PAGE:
Lesson time 9:46 min
Judy shares what she always does before submitting a manuscript. She also teaches you how to write a killer query letter to find an agent.
Topics include: Find an Agent • Read It Out Loud • Find Encouraging Feedback
You really can't go out there today without an agent. It's completely different than it was when I started. You know, my first three books were un-agented books, because writers were still being discovered in the slush pile, which meant that manuscripts were just coming in and somebody was reading them. But that doesn't happen today. The editors don't want to see a manuscript, as far as I know, that doesn't come through an agent. So your first job is to get that agent's attention and make that agent want to find out more about you and then hopefully find the right editor for you. I asked my agent this question about how does a new writer find an agent today? And she said, you have to write an incredible one-page query that's just a knockout, that just captures this person's attention. You have to let them know who you are by the voice that you are writing this letter in. This has got to really knock them out. So like everything else, take your time. Make sure that it's a good letter, make sure that it's got the names right-- her name and maybe her author's names. Tell her or him a little bit about yourself, about what you're writing, and if it's fiction and the agent is interested, he or she is going to want to see chapters, maybe a whole manuscript. Probably you'll think any agent that wants to represent you is a great fit in the beginning, anyway. You know, you'll be excited. This person likes something about you or your work. So of course that's great. You'll go with that person. If it turns out after a while that it's not a good fit for either one of you, you might have to find another agent. One good idea is check out who is the agent representing the writer of the books that you like. I mean, it's easy to find that out. And sometimes it will be in the book in the acknowledgments. "My agent, so-and-so." Or you can find out by going to the author's website, probably. Often it will say, "represented by so-and-so." And that's a very good thing to do. And then when you write your knockout query letter, you can mention, I really loved so-and-so's last book, and I know that you represented her. And that's good. You don't want to send anything out to that agent until it's absolutely as good as you can make it. And this is where I say, I know you know it really well by now. Don't get bored. Don't get lazy and say, it's good enough. Put it away for a little while. Come back to it. And you may only get this one chance. So make sure it's your very, very best effort. And in that period when you feel you're ready to send it out, and you put it away for a few weeks before you read it again, that's the time to read aloud. Read aloud then and listen and edit as you go. Because once it's published, it's too late. And the way that I know this about reading aloud and doing it while you still can is that when it was tim...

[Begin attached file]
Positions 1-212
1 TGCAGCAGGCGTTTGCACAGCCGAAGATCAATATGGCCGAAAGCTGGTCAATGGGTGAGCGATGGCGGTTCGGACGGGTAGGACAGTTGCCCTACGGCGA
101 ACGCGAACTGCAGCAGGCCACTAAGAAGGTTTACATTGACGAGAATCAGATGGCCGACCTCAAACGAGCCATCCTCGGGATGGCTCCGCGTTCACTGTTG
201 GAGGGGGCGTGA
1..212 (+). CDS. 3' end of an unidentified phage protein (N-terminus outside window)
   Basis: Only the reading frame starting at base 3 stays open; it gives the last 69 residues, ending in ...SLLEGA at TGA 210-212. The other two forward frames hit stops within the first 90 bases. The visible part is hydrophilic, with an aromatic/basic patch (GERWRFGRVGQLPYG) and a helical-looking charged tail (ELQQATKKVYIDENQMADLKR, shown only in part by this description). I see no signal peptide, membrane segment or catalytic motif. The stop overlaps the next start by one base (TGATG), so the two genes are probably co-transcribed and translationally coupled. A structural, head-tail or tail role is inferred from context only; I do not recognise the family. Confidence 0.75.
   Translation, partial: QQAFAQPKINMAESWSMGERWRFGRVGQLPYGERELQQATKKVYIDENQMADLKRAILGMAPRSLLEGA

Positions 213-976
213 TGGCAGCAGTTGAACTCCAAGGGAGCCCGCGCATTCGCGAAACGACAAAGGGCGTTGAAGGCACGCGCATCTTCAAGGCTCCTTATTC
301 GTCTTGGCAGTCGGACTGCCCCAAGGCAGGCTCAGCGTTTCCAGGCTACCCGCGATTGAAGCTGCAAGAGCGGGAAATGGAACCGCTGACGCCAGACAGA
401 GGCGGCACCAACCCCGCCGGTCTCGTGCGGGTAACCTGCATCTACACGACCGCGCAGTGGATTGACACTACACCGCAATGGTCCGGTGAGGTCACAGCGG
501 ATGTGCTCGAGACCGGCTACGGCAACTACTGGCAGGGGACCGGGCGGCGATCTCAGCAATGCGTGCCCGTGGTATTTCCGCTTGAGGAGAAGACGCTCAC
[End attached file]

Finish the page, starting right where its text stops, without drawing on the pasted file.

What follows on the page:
Judy Blume broke the rules. Her refreshingly honest children’s books were banned by hundreds of libraries and loved by generations of readers, who bought 85 million copies of classics like Are You There God? It’s Me, Margaret and Superfudge. In her first online writing class, the award-winning author teaches you how to invent vivid characters, write realistic dialogue, and turn your experiences into stories people will treasure.
Judy's emphasis on emotions is great to watch and to think about. Connection is the key word, connection with the characters, with the story and with the public. Great lessons!
I'm finding all of these ... less... "Masterclasses" and more "Fireside Chats". As such, there are gems to be cleaned, pearls to be picked and gold to be panned from them. Neil Gaiman's was good. Judy's was good. Margaret Attwood's was not really worth the time. So, as classes? They kindov fall flat. As chats? They're good.
What a great class! Judy felt like a mentor, providing tips, giving encouragement, and sharing her personal experiences to help me in my own.
personal anecdotes from Judy really humanize the writing process. great encouragement from a real pro